Welcome back to the Spinweld blog! As you’ve learned about the art and practice of spin welding, you’ve probably wondered: Who uses this anyway?
Spin welding is a popular practice and it’s being used more and more in a variety of manufacturing industries. Today, we’ll go over the top three industries that have incorporated friction welding into their manufacturing processes.
Friction welding has been used on marine equipment for decades. If you don’t live near the water or any major ports, you may not think much about it. But the fact is, boats carry about 80% of products to and from different geographic areas! So having ships that function well and last long is essential for much of our trade. The shipbuilding industry is a whopping $29 billion/year operation. But how do we keep it functioning effectively?
Enter spin welding! Many modern ships use spin welded components in their engines, pumps, motors, fluid controls, shafts, valves, conveyors, and hydraulic cylinders. Ultimately, this saves manufacturing time and money and allows the parts of these ships to be safer.
From small to large, many components used in shipbuilding are friction welded. Cruise ships are of course another popular method of travel. These structures are very tall but have a lower center of gravity, with the heavy machinery all located at the bottom. The efficiency and safety of these vessels require lighter-weight materials at the top. Since spin welding allows lighter metals to be joined, it’s possible to construct these ships with unusual weight distribution.
Friction Welding is popular with drivetrain assembles and other critical components in the Automotive industry. Noticing a trend? Spin welding has become a go-to resource for industries that get people and goods from point A to point B. Rail, automotive, trucking, busing, air, and water are very common spin weld industries. Public transportation alone is a $75.5 billion industry…and that’s just to build the vehicles!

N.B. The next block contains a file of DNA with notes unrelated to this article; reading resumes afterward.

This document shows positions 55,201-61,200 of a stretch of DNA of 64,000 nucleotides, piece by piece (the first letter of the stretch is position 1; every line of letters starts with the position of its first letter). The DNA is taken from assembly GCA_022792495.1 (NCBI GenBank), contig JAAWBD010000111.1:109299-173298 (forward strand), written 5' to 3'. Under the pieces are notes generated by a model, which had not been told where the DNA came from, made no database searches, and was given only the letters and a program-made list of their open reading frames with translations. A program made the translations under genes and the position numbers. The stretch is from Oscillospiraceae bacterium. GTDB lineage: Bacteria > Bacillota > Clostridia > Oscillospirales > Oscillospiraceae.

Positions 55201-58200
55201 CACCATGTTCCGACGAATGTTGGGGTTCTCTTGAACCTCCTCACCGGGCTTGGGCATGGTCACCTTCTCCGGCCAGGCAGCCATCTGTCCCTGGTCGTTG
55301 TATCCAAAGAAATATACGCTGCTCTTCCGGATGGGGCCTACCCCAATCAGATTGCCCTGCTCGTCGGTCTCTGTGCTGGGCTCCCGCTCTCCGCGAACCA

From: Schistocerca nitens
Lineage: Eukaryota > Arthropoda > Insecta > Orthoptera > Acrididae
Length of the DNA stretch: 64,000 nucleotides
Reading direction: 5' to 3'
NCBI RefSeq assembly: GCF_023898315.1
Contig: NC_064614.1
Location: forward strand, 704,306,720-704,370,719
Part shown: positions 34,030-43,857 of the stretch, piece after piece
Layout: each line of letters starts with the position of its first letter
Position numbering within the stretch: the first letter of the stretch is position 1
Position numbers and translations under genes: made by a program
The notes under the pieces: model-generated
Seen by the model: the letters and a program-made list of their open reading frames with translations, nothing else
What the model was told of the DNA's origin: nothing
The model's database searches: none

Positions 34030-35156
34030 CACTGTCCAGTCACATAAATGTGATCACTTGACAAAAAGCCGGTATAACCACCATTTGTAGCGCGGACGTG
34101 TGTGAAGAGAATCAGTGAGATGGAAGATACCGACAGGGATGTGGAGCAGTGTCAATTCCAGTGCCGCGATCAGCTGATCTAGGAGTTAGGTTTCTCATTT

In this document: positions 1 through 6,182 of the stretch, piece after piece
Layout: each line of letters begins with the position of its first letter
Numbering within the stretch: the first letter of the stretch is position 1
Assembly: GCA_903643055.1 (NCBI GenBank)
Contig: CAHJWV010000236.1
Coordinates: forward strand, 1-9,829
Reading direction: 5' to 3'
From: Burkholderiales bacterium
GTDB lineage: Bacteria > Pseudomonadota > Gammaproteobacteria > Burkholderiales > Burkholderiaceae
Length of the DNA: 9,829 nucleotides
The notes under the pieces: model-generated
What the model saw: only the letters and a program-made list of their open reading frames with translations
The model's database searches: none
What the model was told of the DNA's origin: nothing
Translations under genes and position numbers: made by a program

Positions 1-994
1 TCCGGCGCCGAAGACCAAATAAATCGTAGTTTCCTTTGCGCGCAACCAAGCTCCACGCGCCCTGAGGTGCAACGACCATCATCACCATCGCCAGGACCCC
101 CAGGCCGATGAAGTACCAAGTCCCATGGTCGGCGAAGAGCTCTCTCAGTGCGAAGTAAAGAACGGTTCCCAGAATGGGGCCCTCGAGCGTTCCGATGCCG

Large freight haulers need to have stronger components that last under pressure, friction welding makes that happen. On top of its lightness and flexibility, friction welding makes all types of vehicles much safer. While public transportation crashes are rare, they carry significant consequences when they do happen, especially if there are numerous passengers on board. Spin welding allows for the use of bi-metal components instead of inferior metals, tubes instead of heavy steel bars, axles made stronger than conventional welding axles, which makes vehicles better able to survive the impact of a crash. While this model is primarily used for trains, it comes in handy for busses as well.
Friction welding is extremely popular in the aerospace industry because of it's ability to fuse dissimilar metals. Just like ships, aircraft are multi-functional in that they carry both passengers and goods. An average of 1.73 million people travel on airplanes each year in the United States, and planes are often responsible for special cargo and oversized items.
Mission critical components need to be reliable and friction welding is used throughout the construction of today's modern spacecraft. Besides carrying precious cargo, planes go through quite a bit of wear and tear in their lifetimes. Spin welding provides many solutions to keep aircrafts safe by reducing their weight. Since dissimilar metals can be joined using spin welding, parts can weigh less, provide greater strengths, and allow for efficient manufacturing. Parts can cost less and produce far less waste in the construction and repair process. Finally, friction welding creates stronger welds, as spin welding is a forging technique and in some cases, friction welding is the only solution. Conventional welding can be limiting, and the union is only as strong as the bead of weld and quality of the operator. This means planes can hold up against the natural elements for much longer.
While those are the top three industries for spin welding, the practice has a variety of uses. In fact, any project that needs increased flexibility, innovative design, and manufacturing savings is often a great place to find spin welding use. This can include cars, infrastructure projects, power supplies, sporting goods, industrial equipment, medical, military, oil and gas, power tools, agriculture, forestry, and special architecture products.
We’re prepared to learn what you need and help you make it a reality through the magic and efficiency of spin welding.